CodeQL documentation

Missing regular expression anchor

ID: go/regex/missing-regexp-anchor
Kind: problem
Severity: warning
Precision: high
Tags:
   - correctness
   - security
   - external/cwe/cwe-20
Query suites:
   - go-code-scanning.qls
   - go-security-extended.qls
   - go-security-and-quality.qls

Click to see the query in the CodeQL repository

Sanitizing untrusted input with regular expressions is a common technique. However, it is error-prone to match untrusted input against regular expressions without anchors such as ^ or $. Malicious input can bypass such security checks by embedding one of the allowed patterns in an unexpected location.

Even if the matching is not done in a security-critical context, it may still cause undesirable behavior when the regular expression accidentally matches.

Recommendation

Use anchors to ensure that regular expressions match at the expected locations.

Example

The following example code checks that a URL redirection will reach the example.com domain, or one of its subdomains, and not some malicious site.

package main

import (
	"errors"
	"net/http"
	"regexp"
)

func checkRedirect2(req *http.Request, via []*http.Request) error {
	// BAD: the host of `req.URL` may be controlled by an attacker
	re := "https?://www\\.example\\.com/"
	if matched, _ := regexp.MatchString(re, req.URL.String()); matched {
		return nil
	}
	return errors.New("Invalid redirect")
}

The check with the regular expression match is, however, easy to bypass. For example, the string http://example.com/ can be embedded in the query string component: http://evil-example.net/?x=http://example.com/.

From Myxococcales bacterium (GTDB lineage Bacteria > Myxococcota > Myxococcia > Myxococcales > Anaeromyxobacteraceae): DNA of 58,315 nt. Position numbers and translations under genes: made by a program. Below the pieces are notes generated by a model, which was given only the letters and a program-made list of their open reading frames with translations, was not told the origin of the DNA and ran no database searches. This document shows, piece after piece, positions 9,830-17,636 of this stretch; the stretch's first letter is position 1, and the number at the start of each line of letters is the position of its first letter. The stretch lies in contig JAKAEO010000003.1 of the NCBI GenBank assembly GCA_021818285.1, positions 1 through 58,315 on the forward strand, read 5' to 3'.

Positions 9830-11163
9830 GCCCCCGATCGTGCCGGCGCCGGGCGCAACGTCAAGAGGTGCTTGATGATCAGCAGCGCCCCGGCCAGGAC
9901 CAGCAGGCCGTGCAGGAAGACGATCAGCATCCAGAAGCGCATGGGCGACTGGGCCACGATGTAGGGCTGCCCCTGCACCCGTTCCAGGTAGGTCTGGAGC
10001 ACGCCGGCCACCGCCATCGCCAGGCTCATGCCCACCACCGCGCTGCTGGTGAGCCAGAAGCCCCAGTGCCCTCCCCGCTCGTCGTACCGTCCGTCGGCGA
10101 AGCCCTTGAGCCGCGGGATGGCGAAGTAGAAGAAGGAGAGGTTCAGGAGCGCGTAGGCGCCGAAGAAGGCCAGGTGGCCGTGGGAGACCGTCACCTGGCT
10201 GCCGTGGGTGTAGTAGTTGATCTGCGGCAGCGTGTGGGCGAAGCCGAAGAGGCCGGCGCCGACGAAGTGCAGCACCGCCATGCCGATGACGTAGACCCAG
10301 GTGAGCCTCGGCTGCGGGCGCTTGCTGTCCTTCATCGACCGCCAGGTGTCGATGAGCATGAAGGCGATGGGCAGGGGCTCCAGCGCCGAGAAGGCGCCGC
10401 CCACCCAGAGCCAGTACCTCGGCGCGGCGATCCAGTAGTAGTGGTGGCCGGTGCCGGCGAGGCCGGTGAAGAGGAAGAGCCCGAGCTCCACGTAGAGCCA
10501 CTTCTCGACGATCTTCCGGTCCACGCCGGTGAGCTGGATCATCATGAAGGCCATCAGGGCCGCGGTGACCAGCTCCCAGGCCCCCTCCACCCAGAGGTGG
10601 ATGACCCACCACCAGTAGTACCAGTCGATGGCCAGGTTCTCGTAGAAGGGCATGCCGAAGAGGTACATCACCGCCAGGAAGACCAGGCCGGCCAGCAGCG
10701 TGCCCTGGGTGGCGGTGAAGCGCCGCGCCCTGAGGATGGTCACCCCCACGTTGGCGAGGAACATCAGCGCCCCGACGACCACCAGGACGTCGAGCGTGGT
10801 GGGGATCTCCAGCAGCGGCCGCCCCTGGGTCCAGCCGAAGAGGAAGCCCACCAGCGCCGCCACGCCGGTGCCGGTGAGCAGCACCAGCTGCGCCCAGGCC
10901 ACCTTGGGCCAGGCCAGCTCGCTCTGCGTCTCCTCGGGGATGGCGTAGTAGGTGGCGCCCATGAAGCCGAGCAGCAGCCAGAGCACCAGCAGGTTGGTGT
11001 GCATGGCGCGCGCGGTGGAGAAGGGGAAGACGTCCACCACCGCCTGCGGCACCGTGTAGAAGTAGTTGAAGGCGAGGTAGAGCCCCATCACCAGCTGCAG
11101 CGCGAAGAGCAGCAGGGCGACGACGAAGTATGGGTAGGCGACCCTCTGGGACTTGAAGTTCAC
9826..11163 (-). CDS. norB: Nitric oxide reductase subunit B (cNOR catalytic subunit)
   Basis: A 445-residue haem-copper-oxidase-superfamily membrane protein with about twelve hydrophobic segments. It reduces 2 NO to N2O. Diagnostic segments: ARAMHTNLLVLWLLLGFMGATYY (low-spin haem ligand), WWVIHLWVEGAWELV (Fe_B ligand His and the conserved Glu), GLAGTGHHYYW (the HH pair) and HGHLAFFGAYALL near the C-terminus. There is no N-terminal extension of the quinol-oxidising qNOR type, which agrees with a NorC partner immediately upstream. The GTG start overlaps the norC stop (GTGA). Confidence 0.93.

Address these shortcomings by using anchors in the regular expression instead:

package main

import (
	"errors"
	"net/http"
	"regexp"
)

func checkRedirect2Good(req *http.Request, via []*http.Request) error {
	// GOOD: the host of `req.URL` cannot be controlled by an attacker
	re := "^https?://www\\.example\\.com/"
	if matched, _ := regexp.MatchString(re, req.URL.String()); matched {
		return nil
	}
	return errors.New("Invalid redirect")
}

A related mistake is to write a regular expression with multiple alternatives, but to only anchor one of the alternatives. As an example, the regular expression ^www\.example\.com|beta\.example\.com will match the host evil.beta.example.com because the regular expression is parsed as (^www\.example\.com)|(beta\.example\.com)/, so the second alternative beta\.example\.com is not anchored at the beginning of the string.

References